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J Pharmacol Exp Ther. 1996 Jun;277(3):1322-7.

Buprenorphine differentially alters opioid receptor adaptation in rat brain regions.

Author information

1
E.A. Doisy, Department of Biochemistry and Molecular Biology, St. Louis University School of Medicine, Missouri, USA.

Abstract

Previous in vivo studies revealed that the mixed agonist-antagonist buprenorphine can down-regulate mu and up-regulate delta 2 and kappa 1 opioid receptors in rat brain. In this report brain regional differences in opioid receptor adaptation were addressed. Rats received i.p. injections with buprenorphine (0.5-2.5 mg/kg) and were killed 20 h later. Membranes from 7 brain regions were analyzed for mu (3H-[D-Ala2,N-mephe4,Gly-ol5] enkephalin), kappa 1 (3H-U-69593), delta 1 (3H-[D-Pen2, D-Pen5] enkephalin) and delta 2 (3H-deltorphin II) receptor binding parameters. Buprenorphine induced down-regulation of mu receptors in frontal cortex, occipital cortex, thalamus, hippocampus, striatum and brain stem. Kd values for 3H-[D-Ala2,N-mephe4,Gly-ol5] enkephalin were unchanged from controls. Up-regulation of kappa 1 receptors was observed in frontal, parietal, occipital cortexes and striatum. Binding to delta 2 sites was elevated in frontal and parietal cortexes. Buprenorphine did not alter delta 1 binding in any of the regions examined. Changes in opioid receptor adaptation induced by buprenorphine were further supported by data from cross-linking of 125I-beta-endorphin to cortical membrane preparations. A reduction in a 60- to 65-kDa band was detected in frontal and occipital cortices in which binding assays revealed down-regulation of mu receptors. In parietal cortex neither the 60- to 65-kDa product nor Bmax changes were observed. These results indicate that buprenorphine is a useful tool to study brain opioid receptor adaptation in vivo and the information accrued may be relevant to the mode of action of this drug in the treatment of heroin and cocaine abuse.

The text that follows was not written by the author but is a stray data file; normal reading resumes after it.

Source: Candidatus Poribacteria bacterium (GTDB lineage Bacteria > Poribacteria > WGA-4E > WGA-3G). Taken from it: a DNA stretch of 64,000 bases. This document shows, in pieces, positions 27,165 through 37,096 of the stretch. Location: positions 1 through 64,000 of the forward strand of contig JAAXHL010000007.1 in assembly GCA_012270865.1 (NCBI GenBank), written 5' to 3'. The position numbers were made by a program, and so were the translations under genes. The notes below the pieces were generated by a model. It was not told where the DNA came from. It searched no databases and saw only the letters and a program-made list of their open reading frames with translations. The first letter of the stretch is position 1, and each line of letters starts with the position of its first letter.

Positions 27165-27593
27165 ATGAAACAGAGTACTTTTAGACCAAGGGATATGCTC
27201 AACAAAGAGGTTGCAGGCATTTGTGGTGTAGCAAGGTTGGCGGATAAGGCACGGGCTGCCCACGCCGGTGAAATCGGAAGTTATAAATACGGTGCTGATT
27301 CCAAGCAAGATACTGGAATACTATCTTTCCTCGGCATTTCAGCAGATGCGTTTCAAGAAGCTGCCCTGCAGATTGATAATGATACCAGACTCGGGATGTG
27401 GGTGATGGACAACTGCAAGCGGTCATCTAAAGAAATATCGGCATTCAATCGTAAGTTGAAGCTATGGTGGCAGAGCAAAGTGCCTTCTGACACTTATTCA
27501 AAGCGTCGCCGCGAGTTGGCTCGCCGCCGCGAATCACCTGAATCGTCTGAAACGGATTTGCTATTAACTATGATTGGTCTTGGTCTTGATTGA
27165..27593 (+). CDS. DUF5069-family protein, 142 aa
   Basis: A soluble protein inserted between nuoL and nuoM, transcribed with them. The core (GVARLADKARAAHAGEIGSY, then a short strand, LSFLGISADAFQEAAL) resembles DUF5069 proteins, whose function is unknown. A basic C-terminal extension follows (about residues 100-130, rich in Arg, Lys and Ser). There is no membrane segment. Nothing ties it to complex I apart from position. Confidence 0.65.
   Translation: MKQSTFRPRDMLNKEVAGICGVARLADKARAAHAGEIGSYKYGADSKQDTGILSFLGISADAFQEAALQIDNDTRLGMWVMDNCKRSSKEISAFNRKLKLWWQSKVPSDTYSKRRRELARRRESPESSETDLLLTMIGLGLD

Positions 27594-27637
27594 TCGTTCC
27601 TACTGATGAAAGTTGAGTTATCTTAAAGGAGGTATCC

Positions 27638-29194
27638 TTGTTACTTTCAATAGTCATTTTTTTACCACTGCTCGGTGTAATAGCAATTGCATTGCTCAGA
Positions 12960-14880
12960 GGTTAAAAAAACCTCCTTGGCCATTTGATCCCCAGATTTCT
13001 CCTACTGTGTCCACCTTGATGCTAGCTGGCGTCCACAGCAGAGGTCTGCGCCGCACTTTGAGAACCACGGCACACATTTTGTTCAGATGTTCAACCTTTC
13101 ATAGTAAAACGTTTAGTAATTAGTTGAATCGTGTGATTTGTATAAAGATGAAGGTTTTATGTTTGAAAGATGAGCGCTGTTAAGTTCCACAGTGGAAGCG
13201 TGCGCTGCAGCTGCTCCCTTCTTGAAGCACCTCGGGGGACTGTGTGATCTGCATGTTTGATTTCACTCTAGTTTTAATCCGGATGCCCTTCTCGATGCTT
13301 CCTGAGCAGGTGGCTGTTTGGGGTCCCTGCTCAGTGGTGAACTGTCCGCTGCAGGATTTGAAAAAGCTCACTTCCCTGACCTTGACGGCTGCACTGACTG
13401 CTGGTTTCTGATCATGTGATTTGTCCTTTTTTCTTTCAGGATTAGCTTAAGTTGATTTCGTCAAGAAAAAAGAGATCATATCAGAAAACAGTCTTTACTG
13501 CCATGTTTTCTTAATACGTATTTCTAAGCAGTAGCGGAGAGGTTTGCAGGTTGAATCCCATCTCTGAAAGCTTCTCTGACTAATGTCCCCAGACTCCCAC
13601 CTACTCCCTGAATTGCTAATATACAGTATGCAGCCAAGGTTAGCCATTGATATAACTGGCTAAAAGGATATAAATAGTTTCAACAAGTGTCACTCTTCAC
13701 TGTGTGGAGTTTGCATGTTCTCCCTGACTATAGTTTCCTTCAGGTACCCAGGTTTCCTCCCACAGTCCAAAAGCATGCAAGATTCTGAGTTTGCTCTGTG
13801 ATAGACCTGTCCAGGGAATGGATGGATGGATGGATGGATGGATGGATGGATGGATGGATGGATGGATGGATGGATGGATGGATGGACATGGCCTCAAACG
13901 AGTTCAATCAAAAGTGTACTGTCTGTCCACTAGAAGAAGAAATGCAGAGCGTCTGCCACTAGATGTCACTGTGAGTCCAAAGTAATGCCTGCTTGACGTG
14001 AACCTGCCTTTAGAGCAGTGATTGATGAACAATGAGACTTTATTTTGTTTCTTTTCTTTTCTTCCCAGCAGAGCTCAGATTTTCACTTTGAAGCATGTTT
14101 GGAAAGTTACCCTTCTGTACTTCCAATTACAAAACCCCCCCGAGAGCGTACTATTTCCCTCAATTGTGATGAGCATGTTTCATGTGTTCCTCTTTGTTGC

PMID:
8667193
PMCID:
PMC1805810
[Indexed for MEDLINE]
Free PMC Article

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